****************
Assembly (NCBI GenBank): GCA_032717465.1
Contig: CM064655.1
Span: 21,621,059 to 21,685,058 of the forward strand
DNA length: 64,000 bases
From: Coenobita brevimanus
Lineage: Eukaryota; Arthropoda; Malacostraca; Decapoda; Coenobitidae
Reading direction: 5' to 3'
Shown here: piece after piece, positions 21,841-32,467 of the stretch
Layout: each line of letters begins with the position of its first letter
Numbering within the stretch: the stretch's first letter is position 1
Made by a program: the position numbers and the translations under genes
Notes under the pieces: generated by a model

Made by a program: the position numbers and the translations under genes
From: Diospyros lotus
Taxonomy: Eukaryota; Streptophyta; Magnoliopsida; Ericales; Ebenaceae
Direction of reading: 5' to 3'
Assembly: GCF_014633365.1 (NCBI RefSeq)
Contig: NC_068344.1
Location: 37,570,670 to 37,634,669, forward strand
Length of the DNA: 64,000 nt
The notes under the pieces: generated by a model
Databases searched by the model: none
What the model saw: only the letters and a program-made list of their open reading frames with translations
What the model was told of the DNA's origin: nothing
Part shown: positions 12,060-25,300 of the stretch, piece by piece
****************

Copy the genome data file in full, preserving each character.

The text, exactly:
Assembly (NCBI GenBank): GCA_032717465.1
Contig: CM064655.1
Span: 21,621,059 to 21,685,058 of the forward strand
DNA length: 64,000 bases
From: Coenobita brevimanus
Lineage: Eukaryota; Arthropoda; Malacostraca; Decapoda; Coenobitidae
Reading direction: 5' to 3'
Shown here: piece after piece, positions 21,841-32,467 of the stretch
Layout: each line of letters begins with the position of its first letter
Numbering within the stretch: the stretch's first letter is position 1
Made by a program: the position numbers and the translations under genes
Notes under the pieces: generated by a model

Made by a program: the position numbers and the translations under genes
From: Diospyros lotus
Taxonomy: Eukaryota; Streptophyta; Magnoliopsida; Ericales; Ebenaceae
Direction of reading: 5' to 3'
Assembly: GCF_014633365.1 (NCBI RefSeq)
Contig: NC_068344.1
Location: 37,570,670 to 37,634,669, forward strand
Length of the DNA: 64,000 nt
The notes under the pieces: generated by a model
Databases searched by the model: none
What the model saw: only the letters and a program-made list of their open reading frames with translations
What the model was told of the DNA's origin: nothing
Part shown: positions 12,060-25,300 of the stretch, piece by piece